Here's What You Need to Remember: Although Iranian drones have usually taken an observational role, rather than a direct-action stance, Iranian drone capabilities have slowly been shifting towards an offensive ground attack role.
Iran’s drones have typically been knock-off western technology with limited ordinance capacity and very limited range when compared to their American counterparts. But, Tehran’s drone program be getting a GPS boost.
Iran’s drone program operates a variety of Unmanned Arial Vehicles (UAVs). The backbone of their UAV program is the Shahed 129, a large-sized armed drone, visually similar to the American General Atomics MQ-1 Predator, though the Predator is a vastly more capable platform.
While the earlier (presumable first-generation) Shahed 129s had a thinner, more pencil-shaped fuselage, the newer models have a distinctly Predator-like nose bulge, presumably to accommodate a synthetic-aperture radar antenna, a higher-resolution radar system, or perhaps a link for satellite-based navigation.
The early-model Shahed 129s (and possibly the newer models as well) were limited not so much by fuel capacity as by their data-link capacity.
The United States’ MQ-1 Predators can be operated from virtually anywhere in the world, while the Shahed 129 is reliant on a ground operator. If true, dependence on a ground-based controller would likely limit the Shahed 129’s range to 200-400 kilometers (125-250 miles).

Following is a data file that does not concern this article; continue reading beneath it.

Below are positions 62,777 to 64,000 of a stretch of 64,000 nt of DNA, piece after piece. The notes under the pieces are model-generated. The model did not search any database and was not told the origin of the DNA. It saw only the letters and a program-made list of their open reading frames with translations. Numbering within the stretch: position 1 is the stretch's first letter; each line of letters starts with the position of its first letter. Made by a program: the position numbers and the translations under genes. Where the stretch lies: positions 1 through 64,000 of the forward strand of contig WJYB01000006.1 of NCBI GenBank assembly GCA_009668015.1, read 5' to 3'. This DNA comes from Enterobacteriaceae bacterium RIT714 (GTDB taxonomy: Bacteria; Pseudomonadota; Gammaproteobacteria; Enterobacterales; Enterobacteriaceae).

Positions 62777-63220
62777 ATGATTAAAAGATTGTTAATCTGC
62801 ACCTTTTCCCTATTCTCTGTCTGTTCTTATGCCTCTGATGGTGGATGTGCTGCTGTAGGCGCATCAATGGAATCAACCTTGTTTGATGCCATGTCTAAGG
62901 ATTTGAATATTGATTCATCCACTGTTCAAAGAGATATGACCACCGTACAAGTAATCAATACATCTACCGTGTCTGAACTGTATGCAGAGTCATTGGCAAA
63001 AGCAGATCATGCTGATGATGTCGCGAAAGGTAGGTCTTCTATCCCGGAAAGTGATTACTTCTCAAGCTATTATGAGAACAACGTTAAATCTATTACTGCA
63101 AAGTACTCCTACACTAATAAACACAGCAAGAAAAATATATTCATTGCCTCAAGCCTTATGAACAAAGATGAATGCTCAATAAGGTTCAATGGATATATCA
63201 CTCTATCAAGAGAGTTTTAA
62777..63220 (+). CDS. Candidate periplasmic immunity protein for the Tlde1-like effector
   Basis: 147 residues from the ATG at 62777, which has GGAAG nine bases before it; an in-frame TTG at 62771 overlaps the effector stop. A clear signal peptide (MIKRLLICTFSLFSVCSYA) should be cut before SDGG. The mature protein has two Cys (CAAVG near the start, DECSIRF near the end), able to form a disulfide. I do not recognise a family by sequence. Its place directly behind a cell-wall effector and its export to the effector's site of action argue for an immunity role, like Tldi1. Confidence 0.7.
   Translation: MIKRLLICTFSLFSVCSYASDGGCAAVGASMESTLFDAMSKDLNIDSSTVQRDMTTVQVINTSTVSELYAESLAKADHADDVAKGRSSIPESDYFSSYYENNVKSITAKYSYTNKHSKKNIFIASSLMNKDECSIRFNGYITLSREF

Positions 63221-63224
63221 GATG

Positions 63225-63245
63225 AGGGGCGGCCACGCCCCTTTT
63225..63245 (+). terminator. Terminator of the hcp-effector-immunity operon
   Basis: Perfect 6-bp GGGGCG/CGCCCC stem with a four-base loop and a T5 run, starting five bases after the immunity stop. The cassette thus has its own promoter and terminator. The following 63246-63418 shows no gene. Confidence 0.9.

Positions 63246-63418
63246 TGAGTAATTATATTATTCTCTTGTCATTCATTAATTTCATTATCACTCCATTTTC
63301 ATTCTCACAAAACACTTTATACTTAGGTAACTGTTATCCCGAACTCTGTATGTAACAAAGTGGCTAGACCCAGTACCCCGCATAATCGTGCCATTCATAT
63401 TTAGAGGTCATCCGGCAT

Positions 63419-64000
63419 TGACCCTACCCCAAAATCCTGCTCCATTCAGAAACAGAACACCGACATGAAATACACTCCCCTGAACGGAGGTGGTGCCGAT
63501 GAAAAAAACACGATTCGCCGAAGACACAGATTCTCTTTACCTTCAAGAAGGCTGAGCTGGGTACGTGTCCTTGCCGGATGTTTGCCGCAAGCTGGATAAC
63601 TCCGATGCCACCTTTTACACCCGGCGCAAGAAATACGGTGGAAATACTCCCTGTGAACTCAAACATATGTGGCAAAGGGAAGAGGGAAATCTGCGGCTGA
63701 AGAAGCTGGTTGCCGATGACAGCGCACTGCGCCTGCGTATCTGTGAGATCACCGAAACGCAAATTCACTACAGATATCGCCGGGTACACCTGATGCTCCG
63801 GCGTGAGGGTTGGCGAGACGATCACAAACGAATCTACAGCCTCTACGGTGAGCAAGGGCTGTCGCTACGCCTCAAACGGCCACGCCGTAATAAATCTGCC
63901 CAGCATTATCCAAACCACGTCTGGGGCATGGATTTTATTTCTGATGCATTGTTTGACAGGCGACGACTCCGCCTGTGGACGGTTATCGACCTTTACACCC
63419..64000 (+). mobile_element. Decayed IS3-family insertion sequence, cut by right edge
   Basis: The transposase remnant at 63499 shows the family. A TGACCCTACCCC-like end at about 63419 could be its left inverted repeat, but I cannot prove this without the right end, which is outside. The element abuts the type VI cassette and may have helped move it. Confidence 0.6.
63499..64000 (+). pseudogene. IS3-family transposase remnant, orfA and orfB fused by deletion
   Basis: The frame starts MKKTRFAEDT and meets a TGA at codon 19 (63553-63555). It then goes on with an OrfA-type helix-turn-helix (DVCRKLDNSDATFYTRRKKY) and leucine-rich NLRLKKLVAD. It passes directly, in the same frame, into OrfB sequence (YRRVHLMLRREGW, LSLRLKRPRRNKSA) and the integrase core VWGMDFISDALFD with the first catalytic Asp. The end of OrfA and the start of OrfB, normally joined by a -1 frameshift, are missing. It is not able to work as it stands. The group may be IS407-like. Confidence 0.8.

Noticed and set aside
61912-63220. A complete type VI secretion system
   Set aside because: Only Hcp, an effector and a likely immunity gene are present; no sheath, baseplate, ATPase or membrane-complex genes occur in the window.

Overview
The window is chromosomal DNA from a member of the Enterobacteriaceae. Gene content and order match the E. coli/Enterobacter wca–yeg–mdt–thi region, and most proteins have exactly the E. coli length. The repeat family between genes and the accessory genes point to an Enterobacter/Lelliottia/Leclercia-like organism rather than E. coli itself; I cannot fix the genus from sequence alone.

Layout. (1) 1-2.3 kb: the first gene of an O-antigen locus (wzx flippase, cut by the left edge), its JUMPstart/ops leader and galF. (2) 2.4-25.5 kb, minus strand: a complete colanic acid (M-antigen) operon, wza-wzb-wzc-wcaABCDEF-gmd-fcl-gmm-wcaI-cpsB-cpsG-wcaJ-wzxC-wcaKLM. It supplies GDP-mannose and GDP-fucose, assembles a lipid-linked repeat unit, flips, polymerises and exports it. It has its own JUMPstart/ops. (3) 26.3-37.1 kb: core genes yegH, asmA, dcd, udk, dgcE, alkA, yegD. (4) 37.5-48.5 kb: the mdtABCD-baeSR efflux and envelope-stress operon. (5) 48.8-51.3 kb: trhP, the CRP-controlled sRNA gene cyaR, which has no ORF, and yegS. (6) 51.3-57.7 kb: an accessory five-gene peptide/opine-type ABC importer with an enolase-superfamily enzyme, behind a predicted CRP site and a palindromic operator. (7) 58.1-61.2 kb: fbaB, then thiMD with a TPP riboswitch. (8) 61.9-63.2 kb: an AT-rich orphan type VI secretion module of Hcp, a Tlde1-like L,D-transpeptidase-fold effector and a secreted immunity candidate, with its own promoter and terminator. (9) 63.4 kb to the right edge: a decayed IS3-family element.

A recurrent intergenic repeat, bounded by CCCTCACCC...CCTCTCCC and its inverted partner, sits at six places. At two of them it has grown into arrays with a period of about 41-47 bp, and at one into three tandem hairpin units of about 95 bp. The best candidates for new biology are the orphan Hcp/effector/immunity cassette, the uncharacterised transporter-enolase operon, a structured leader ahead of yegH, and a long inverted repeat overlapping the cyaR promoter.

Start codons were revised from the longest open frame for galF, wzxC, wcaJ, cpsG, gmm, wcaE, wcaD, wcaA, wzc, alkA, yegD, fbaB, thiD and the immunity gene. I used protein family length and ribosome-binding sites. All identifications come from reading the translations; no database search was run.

In 2015, a Shahed 129 crashed near the Iran-Pakistan border. This early-model Shahed may have flown outside of the ground-based controller’s range or run out of fuel. Photos of the downed drone showed what appeared to be two or possibly four hardpoints for bombs and/or missile attachment.
Although Iranian drones have usually taken an observational role, rather than a direct-action stance, Iranian drone capabilities have slowly been shifting towards an offensive ground attack role.
Armed and Dangerous
Back in February of 2016, an Iranian drone, presumably a Shahed 129, was seen with what appeared to be a missile similar to what has been seen in Iranian state media.
Several Shahed 129s made an appearance in Syria’s civil war again in 2017, two of which were shot down by American F-15Es. One of the drones was apparently able to drop ordinance on or near Syrian fighters before it was shot down.
In 2016, an Iranian Revolutionary Guard Corps (IRGC) Air Force commander implied that Iran was in the process of upgrading its drone fleet in order to end its reliance on ground-based controllers towards a satellite-based system. This may be the reason for the nose bulges seen in the newer model Shahad 129s.
If claims about GPS-navigable Shahed 129s are credible, then Iran presumably has the ability to use GPS navigation in tandem with other weapons systems, namely ballistic weapons.
If true, this lessens the technological military advantage of both regional adversaries (Israel) and those of the United States. This tech could be exported to Iran’s regional allies like Hezbollah in Lebanon, Yemen, or indeed to Syria, where this has presumably already happened.
Caleb Larson is a Defense Writer with The National Interest. He holds a Master of Public Policy and covers U.S. and Russian security, European defense issues, and German politics and culture.
This article first appeared earlier this year and is being republished due to reader interest.